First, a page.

First Nations across Canada have been seeking recognition of their inherent right to have control over their education for decades, viewing this as a critical component of their First Nations rights, as well as a meaningful part of their efforts to improve the quality of education provided to First Nations learners.

Through the education jurisdiction initiative, First Nations inherent rights to make laws related to the education of their students is formally recognized by the provincial and federal governments. This includes law-making authority over curriculum development, graduation requirements, teacher certification, and school certification.

Contact for more information on how to get started in the education jurisdiction initiative.

Updates and Key Resources

  • There are currently seven Participating First Nations in the initiative, ʔaq’am, Cowichan, Lil’wat, Seabird Island, Canim Lake Band, Ditidaht First Nation and Sḵwx̱wú7mesh Úxwumixw (Squamish Nation). The Participating First Nations have federally and provincially recognized law-making authority over Kindergarten-Grade 12 education on their lands.
  • Crown Indigenous Relations and Northern Affairs Canada statement in support of Education Jurisdiction Agreements in British Columbia. Learn more…

First Nations Education Authority

Through the jurisdiction initiative, First Nations determined that they wanted to collectively exercise jurisdiction over certain areas of education. As a result, they decided to jointly establish the First Nations Education Authority (FNEA), as an independent regulatory body. The purpose of FNEA, as described in federal enabling legislation, is:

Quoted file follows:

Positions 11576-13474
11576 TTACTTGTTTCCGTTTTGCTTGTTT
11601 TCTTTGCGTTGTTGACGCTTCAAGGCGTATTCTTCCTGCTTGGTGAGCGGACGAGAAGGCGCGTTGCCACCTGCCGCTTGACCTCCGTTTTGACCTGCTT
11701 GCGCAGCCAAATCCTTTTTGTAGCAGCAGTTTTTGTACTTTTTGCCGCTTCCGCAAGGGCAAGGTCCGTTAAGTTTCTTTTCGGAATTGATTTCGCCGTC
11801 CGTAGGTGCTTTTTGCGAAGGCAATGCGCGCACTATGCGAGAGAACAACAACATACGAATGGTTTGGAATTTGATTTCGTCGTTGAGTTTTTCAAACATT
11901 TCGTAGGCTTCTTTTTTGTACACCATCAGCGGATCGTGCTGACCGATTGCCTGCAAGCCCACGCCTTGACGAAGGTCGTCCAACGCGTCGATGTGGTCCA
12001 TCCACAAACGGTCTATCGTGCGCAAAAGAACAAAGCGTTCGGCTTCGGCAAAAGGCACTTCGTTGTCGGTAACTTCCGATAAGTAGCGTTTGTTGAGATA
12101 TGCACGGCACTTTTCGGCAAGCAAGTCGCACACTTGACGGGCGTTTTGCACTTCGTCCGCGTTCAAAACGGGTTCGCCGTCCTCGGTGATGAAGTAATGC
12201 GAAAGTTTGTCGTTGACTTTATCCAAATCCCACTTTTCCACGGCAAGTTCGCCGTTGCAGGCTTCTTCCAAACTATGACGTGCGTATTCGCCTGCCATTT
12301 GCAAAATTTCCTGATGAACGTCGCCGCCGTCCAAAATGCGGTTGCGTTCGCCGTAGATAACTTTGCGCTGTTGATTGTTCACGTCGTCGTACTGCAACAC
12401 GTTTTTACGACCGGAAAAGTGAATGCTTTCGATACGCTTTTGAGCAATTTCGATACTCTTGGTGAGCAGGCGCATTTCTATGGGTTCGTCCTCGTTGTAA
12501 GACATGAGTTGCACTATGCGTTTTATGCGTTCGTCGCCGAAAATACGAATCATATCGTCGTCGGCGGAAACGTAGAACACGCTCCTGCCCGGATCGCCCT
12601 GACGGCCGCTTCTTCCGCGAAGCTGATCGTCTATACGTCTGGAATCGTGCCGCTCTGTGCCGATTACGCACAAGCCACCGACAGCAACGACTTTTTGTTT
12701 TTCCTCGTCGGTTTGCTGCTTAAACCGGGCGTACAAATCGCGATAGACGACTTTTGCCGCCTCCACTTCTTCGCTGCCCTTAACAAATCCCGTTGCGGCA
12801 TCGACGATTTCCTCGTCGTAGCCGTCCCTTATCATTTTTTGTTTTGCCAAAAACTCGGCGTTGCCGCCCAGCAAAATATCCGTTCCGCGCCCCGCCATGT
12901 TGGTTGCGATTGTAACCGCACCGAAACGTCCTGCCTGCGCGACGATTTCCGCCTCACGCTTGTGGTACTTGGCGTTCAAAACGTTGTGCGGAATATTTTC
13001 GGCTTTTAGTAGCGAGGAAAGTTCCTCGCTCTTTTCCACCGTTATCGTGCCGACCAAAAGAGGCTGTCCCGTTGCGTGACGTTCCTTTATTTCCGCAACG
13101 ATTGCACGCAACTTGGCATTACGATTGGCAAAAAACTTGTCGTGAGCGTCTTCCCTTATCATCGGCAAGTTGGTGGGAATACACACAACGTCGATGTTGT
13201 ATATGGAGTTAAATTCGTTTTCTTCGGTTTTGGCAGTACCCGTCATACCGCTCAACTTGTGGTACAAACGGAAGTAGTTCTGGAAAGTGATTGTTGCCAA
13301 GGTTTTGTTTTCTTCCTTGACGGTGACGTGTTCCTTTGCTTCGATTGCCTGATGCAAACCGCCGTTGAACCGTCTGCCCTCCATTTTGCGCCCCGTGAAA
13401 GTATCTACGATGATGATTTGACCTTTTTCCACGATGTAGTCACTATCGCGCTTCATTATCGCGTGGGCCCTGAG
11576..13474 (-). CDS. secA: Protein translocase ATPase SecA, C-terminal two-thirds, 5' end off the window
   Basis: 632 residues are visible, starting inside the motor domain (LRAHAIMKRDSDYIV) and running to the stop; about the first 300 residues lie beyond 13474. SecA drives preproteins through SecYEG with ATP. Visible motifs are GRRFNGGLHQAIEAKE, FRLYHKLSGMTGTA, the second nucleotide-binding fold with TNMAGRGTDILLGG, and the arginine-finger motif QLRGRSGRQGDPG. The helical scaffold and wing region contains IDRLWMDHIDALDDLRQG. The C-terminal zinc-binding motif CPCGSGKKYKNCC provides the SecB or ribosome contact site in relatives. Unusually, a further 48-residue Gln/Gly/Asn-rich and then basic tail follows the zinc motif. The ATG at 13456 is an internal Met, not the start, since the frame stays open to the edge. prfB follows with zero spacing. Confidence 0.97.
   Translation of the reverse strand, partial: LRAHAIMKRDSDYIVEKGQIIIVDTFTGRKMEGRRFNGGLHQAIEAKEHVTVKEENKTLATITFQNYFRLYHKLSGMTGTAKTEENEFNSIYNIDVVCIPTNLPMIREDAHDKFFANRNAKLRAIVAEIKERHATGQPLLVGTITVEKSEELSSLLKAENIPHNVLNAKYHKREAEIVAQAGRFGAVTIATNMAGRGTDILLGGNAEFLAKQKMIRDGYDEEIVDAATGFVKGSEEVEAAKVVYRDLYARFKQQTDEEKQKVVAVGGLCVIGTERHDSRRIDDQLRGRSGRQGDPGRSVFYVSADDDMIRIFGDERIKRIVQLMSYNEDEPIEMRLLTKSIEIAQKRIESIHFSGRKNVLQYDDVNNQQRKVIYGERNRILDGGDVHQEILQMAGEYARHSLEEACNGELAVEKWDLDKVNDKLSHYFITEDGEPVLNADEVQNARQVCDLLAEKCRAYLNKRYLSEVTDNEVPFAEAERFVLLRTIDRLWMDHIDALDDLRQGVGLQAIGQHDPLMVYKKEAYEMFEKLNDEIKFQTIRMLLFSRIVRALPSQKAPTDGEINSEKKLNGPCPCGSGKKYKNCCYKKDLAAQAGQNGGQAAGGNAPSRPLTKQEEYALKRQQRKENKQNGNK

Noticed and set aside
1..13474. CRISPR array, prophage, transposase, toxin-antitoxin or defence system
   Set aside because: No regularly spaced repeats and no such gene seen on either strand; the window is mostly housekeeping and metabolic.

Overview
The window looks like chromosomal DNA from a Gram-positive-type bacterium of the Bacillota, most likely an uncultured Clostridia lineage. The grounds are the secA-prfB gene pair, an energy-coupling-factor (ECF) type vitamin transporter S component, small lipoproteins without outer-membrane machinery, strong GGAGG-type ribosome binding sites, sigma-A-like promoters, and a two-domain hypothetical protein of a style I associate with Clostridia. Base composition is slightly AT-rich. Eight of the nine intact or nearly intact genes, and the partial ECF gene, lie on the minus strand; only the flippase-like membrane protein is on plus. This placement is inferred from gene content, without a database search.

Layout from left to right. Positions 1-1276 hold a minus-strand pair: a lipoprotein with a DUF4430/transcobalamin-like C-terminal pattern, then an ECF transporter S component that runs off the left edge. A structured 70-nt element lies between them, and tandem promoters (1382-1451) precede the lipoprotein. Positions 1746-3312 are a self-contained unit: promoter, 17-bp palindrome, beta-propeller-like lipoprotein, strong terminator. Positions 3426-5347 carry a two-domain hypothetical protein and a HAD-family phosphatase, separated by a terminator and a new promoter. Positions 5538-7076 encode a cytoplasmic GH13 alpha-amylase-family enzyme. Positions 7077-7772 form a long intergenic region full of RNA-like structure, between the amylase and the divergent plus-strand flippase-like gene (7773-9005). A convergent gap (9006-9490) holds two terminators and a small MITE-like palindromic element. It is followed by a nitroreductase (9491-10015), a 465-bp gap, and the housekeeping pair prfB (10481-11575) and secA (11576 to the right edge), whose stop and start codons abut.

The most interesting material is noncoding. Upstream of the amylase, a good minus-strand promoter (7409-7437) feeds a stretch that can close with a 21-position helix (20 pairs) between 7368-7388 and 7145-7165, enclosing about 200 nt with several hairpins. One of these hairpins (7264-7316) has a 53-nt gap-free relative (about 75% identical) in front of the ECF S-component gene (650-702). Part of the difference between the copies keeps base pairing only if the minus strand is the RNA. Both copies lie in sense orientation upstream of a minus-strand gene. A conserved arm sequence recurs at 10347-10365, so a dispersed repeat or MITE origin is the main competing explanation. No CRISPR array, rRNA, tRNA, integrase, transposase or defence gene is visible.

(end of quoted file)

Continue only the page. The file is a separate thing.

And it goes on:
• to assist participating First Nations in developing the capacity to provide education on First Nation land and to provide for any other matters related to education that may be agreed to by the Authority and a participating First Nation in accordance with an individual agreement.

As of July 1, 2022, the FNEA established its board of directors and became formally operational. Each Participating First Nation (PFN) appoints 2 directors to the FNEA board. The directors, through FNEA, jointly establish rules for matters delegated by PFNs over the following areas:

  • Teacher certification and regulation (other than First Nations Language and Culture Teachers);
  • School certification;
  • Graduation requirements; and approval of courses required for graduation; and
  • Any other matters delegated by Participating First Nations in the future.

For additional FNEA background and resources, please visit FNEA’s website.